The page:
Friday, 22 April 2011

Our Lady of Sorrows by Adraien Isenbrant

This extraordinary painting is in the church of Our Lady Vrouwekerk in Bruges. I discovered it by accident when I was walking around Bruges shortly after the Beatification of Fr. Damien in Rome (I was not there). It is a large painting, and I had the experience of almost immediately being drawn into contemplation with Our Lady.

To me, one of the most powerful statements in the New Testament is that Our Lady stood at the foot of the Cross (John 19); she did not swoon, fall to her knees, lean on St. John - she stood. This expression of the strength of her motherhood and her fidelity as a disciple of the Lord is one of the chief arguments - in my view - for the proposed dogma of Our Lady Co-redemptorix. It is also a wonderful encouragement for us to trust in her maternal love and guidance in all our trials.


  1. Some thoughts-

    "... she did not swoon, fall to her knees, lean on St. John - she stood."

    Yes this is a tremendous encouragement and a supports the proposed dogma. I like, however, to balance this with her perfectly natural humanity in her motherly role. She was concerned at the Annunciation, puzzled at times.
    As any mother she was alarmed when her young son was lost in Jerusalem. She lived in the knowledge that a sword would pierce her heart and, at the Cross, she had no certainty that any good would come out of his crucifixion.

    How important it is that we have also have evidence of Our Lord's human emotions. How else could we appeal to Him for comfort in pain and bereavement.

    "Jesus wept".. For a moment He felt the searing pain when we learn of the death of a loved one. Later, in full confidence that His Father hears him always, Lazarus is raised, yet, in God's providence He learned,yes learned, for the briefest of moments,the desolation of bereavement. "Like unto us in all things"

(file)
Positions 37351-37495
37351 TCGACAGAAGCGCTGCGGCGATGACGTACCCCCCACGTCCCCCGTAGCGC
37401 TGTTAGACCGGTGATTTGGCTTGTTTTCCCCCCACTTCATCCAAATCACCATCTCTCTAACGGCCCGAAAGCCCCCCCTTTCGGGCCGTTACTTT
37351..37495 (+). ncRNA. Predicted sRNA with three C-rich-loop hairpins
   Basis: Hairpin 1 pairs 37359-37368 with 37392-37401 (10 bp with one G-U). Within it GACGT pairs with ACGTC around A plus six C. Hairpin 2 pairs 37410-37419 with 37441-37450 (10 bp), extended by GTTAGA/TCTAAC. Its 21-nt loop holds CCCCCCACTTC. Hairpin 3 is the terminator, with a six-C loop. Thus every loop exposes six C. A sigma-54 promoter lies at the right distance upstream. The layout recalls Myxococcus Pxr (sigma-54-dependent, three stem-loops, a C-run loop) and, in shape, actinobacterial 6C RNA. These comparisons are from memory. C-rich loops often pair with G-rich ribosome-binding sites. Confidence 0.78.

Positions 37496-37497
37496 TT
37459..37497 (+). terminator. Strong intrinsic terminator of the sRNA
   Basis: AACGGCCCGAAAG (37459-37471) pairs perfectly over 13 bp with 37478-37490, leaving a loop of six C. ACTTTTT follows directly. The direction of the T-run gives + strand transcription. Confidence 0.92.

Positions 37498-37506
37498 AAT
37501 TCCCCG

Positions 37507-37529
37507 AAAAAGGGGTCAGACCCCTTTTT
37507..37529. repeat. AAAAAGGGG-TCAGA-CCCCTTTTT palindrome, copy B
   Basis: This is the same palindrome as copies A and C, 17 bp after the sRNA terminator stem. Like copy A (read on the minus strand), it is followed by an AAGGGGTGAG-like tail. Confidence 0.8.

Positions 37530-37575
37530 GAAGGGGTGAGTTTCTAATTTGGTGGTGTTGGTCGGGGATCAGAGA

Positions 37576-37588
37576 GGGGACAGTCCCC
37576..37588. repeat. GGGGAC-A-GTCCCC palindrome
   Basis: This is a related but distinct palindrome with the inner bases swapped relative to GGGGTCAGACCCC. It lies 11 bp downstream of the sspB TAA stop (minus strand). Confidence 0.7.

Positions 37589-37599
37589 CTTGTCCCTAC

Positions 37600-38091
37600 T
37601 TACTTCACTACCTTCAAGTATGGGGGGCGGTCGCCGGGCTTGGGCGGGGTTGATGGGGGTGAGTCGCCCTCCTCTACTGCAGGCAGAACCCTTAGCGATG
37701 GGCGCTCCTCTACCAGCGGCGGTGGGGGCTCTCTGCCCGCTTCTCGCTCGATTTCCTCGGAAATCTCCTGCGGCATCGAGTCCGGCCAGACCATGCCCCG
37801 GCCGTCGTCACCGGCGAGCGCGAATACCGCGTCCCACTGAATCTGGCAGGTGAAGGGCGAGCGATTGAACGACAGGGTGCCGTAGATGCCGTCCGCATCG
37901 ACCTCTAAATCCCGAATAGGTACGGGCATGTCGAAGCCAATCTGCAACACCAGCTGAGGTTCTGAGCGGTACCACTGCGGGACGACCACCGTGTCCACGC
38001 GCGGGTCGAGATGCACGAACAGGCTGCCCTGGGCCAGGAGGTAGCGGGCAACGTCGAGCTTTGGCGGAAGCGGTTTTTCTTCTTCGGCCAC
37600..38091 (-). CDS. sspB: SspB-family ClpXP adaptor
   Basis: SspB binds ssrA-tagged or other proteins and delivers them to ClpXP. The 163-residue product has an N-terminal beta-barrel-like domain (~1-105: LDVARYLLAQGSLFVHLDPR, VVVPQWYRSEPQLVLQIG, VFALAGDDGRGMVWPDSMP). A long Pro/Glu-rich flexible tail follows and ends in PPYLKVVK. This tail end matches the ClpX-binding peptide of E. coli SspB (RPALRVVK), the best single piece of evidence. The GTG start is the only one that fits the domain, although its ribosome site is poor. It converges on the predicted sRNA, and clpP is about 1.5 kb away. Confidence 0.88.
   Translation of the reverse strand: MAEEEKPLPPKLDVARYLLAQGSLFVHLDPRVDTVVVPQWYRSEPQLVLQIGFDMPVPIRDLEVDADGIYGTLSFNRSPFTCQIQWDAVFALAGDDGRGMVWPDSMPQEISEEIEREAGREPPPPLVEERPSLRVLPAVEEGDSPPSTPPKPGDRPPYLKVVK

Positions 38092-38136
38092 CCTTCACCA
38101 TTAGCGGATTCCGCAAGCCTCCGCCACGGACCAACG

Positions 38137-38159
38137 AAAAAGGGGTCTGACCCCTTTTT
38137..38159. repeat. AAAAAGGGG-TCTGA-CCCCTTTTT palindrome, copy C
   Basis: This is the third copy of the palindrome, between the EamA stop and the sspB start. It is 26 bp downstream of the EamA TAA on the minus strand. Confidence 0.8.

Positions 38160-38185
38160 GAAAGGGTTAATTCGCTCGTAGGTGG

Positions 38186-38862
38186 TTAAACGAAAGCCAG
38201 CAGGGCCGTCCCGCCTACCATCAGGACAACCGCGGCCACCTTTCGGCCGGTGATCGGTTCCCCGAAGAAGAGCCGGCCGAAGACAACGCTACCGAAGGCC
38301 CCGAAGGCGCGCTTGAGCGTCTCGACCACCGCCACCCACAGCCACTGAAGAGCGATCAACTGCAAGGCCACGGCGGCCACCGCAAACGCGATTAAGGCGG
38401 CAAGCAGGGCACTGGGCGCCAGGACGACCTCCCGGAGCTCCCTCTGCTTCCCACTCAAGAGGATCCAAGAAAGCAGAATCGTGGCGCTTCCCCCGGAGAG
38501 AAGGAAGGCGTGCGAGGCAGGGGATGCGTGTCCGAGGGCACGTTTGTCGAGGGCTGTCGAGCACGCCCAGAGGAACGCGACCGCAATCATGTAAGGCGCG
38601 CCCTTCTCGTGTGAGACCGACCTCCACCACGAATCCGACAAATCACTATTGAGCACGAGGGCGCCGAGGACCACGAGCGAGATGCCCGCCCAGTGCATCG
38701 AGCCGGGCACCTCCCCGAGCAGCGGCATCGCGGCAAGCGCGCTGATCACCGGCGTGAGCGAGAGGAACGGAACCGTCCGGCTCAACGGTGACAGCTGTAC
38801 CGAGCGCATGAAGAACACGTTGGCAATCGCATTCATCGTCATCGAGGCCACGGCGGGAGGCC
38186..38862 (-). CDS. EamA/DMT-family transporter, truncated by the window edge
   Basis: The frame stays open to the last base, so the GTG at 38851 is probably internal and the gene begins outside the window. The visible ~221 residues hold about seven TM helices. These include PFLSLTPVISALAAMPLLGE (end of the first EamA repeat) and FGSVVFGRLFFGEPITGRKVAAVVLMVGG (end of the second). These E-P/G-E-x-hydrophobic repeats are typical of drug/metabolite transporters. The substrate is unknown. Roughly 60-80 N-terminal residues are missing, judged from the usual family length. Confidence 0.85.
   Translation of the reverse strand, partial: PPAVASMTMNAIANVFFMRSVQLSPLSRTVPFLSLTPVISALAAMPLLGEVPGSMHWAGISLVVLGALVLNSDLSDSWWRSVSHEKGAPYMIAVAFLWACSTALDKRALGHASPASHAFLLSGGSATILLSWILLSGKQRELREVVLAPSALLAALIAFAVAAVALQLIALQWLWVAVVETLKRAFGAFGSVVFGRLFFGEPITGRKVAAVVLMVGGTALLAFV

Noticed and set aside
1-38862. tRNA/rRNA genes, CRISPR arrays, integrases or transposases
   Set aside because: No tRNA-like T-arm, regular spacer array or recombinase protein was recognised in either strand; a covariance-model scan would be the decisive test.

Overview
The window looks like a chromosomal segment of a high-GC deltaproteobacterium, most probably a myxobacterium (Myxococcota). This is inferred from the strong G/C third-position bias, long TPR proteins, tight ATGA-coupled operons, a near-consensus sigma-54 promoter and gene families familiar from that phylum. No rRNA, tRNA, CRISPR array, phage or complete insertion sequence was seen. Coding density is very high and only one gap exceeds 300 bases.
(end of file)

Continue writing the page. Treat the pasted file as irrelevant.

So with Our Lady.
    Not always surely the dignified detached love of the Co-redemptorix but the young Jewish maiden who grew in knowledge, in patience,watching her son in life and death and, with the other disciples, finally learning exactly Who she had been given the mighty grace to bear.

    At this hour two thousand+ years ago, I suspect she was shedding many tears as she yearned for the comforting presence of her executed son.

  2. For something any Jewish man and woman in occupied Jerusalem would have known SEE historians' research on the dreadful reality of Roman torture and crucifixion.

    You will have even greater respect after this for Our Lord's forgiveness and his His Mother's pain.

    “Crucifixion, State Terror, and Sexual Abuse,” Union Seminary Quarterly Review 53, Nos. 1-2 [1999]: 89-109).

  3. Yes, Terry, I recognise the truth of what you say. In Fr. Faber's book about Our Lady "At the Foot of the Cross" he makes the point, made by other theologians, that she was given the grace to withstand the dreadful suffering of Our Lord's Passion. Without that grace she may well have died of grief and, at least, been completely unable to stand as she did. I think that grace was already promised her as she accepted the invitation to be the Mother of God. In other words, the grace came with her motherhood.

  4. Happy Easter Father John

    A comment relevant to your words on the strength of Our Lady.

    I am not happy this morning after listening to the Sunrise Service from Liverpool Cathedral.
    Why was reference made to the Gospel Of John's version of the Resurrection with the inference that Mary Magdalene ran away leaving the other,more "courageous" disciples to enter the tomb. The sermon suggested she did not, or could not "see".

    Matthew's version shows women of strength, "full of joy", given the instruction to tell the others.

    Am I right to feel aggrieved?

  5. It wasn't Liverpool Cathedral, it was St. George's Chapel, Windsor. Apologies to you and Liverpool.

    Nevertheless, I am still aggrieved!